But that is exactly the problem. Originally a native of western and central Europe, broom was first introduced to the pacific coast of North America in the mid-1800s as a garden ornamental. Fast-growing and hardy, it was later used to prevent erosion and stabilize banks and sand dunes along newly built roadways. But despite its delicate appearance, broom is a survivor. It embodies the same hardy, pioneering spirit as those early settlers who brought it to the sunny coasts of California. Able to establish itself in disturbed and nutrient-deficient soils, it is a plant of thresholds and liminal places. For that very reason, it often outcompetes native plants of the Pacific Northwest that have been threatened by human encroachment, spreading quickly to dominate disrupted landscapes. Give Scotch broom an inch, and soon you’ll have miles of its dense stands invading the land, elbowing out natives, preventing reforestation and greatly reducing biodiversity.
The more I studied and explored my relationship with Scotch broom, the more I realized that I was also inviting the goddess Blodeuwedd into my life. She is the delicate and beautiful maiden who is underestimated by all, taken for granted but not so easily dismissed. She is driven by her own tenacious desire and survival instincts to challenge her captivity, to destroy the old order and create a new one in which she is free to be who she truly is. Like the invasive Scotch broom, this maiden — made partly of the broom’s golden blossoms — was brought into a new way of life by men who hoped to control her and use her for their own purposes. The arrogance of these men led to their own downfall (as well as their eventual transformation and restoration). In the same way, our all-too-human arrogance at exploiting “natural resources” like the Scotch broom as mere tools to serve our needs — as ornaments for our gardens and technologies for controlling erosion in our disrupted and polluted landscapes — has led to the imbalance and sometimes the outright destruction of the very ecosystems on which we depend. Will we, too, find a way to transform our relationship with the land? Can our love of the goddess — and her betrayal — challenge us to become more gracious custodians and kings?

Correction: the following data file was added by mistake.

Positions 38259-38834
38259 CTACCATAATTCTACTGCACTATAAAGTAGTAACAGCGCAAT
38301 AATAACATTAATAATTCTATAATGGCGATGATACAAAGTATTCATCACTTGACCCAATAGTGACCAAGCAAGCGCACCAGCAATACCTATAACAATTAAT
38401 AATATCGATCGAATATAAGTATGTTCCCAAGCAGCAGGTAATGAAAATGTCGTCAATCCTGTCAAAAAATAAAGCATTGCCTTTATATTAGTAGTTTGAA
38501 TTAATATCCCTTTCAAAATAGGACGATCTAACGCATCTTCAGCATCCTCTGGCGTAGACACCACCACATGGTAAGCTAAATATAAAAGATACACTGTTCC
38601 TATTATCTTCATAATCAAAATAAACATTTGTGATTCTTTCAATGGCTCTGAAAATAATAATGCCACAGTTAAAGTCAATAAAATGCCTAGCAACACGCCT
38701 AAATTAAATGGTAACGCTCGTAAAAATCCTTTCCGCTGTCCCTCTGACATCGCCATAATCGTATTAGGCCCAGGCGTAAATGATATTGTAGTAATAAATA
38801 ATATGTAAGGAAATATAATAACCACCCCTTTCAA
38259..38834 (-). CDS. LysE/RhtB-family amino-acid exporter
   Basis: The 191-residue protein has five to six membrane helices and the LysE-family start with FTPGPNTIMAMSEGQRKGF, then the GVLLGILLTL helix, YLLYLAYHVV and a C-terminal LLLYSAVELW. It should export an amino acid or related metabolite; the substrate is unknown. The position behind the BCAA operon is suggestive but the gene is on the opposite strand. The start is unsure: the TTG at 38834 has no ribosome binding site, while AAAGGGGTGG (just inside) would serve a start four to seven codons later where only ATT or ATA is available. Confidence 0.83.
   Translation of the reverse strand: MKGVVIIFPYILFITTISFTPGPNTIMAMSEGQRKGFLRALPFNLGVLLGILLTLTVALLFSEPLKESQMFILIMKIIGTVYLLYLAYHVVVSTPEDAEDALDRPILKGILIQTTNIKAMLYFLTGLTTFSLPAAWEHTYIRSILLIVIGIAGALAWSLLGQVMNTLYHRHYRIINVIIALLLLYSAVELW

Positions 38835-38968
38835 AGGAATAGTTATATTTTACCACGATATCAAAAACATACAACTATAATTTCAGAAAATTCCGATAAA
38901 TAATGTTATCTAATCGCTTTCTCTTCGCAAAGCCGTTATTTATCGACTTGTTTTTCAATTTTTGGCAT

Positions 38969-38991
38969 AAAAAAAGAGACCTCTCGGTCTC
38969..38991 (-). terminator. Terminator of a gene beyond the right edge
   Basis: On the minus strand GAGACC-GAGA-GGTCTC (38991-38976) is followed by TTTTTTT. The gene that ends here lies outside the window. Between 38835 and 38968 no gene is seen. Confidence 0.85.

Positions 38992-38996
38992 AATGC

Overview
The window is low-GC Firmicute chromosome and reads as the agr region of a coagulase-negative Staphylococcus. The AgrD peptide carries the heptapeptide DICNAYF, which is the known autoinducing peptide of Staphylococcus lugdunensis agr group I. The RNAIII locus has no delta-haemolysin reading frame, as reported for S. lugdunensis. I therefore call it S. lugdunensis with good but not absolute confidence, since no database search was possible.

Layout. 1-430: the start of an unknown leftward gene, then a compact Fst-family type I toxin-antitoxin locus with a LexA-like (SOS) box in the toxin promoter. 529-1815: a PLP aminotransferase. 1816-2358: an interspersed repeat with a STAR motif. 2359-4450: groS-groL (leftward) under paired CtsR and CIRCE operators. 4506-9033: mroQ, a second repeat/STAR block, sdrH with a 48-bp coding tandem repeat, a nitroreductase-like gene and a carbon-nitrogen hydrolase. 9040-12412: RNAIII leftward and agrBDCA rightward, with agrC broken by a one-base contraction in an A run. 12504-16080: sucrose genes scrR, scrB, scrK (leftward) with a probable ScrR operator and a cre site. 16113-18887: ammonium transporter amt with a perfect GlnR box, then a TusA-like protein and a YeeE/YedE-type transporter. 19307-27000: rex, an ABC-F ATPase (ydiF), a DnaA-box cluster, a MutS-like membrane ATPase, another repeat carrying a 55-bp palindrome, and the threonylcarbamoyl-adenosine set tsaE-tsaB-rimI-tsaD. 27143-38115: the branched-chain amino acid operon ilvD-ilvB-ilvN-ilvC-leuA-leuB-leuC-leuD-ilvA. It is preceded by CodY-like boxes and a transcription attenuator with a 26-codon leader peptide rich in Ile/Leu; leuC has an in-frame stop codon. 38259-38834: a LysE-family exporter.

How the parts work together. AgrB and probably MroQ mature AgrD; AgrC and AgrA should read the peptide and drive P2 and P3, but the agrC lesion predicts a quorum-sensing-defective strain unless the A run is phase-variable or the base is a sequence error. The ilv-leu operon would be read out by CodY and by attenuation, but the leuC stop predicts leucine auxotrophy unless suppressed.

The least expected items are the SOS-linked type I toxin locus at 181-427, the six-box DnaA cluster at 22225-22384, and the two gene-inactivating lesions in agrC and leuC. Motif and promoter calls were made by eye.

In looking at this bioregionally-unique manifestation of Blodeuwedd as a goddess, we are brought sharply back to the questions of justice, balance, punishment and restoration. On the one hand, we can recognize the threat that invasive Scotch broom poses to a healthy ecosystem. We might come to the conclusion that the only real solution is to eradicate it completely, poisoning it with pesticides or ripping it out of the soil, even if our methods leave a ravaged landscape in its place. On the other hand, the fact that it is both beautiful and potentially useful can lead us to focus instead on its possible benefits and seek to cultivate it for our own purposes, even if doing so means driving out native species. In either case, however, we run the risk of continuing to see Scotch broom from a purely human-centric perspective: do we use it as a tool to satisfy our own needs, or eradicate it in order to restore the ecosystem to the way we think it ought to be?
Blodeuwedd challenges us to see Scotch broom not only as an invasive species, but as an amoral, or innocent, expression of tenacious life-force. Every invasive species is, in a sense, a reflection of our own displaced and wandering natures. Our attitude towards the Scotch broom reveals a great deal about our attitudes towards the more troubling and ambivalent aspects of human culture. The maiden goddess challenges us to question our presumed role as arbiters of life and death, and our right to judge which species live or die.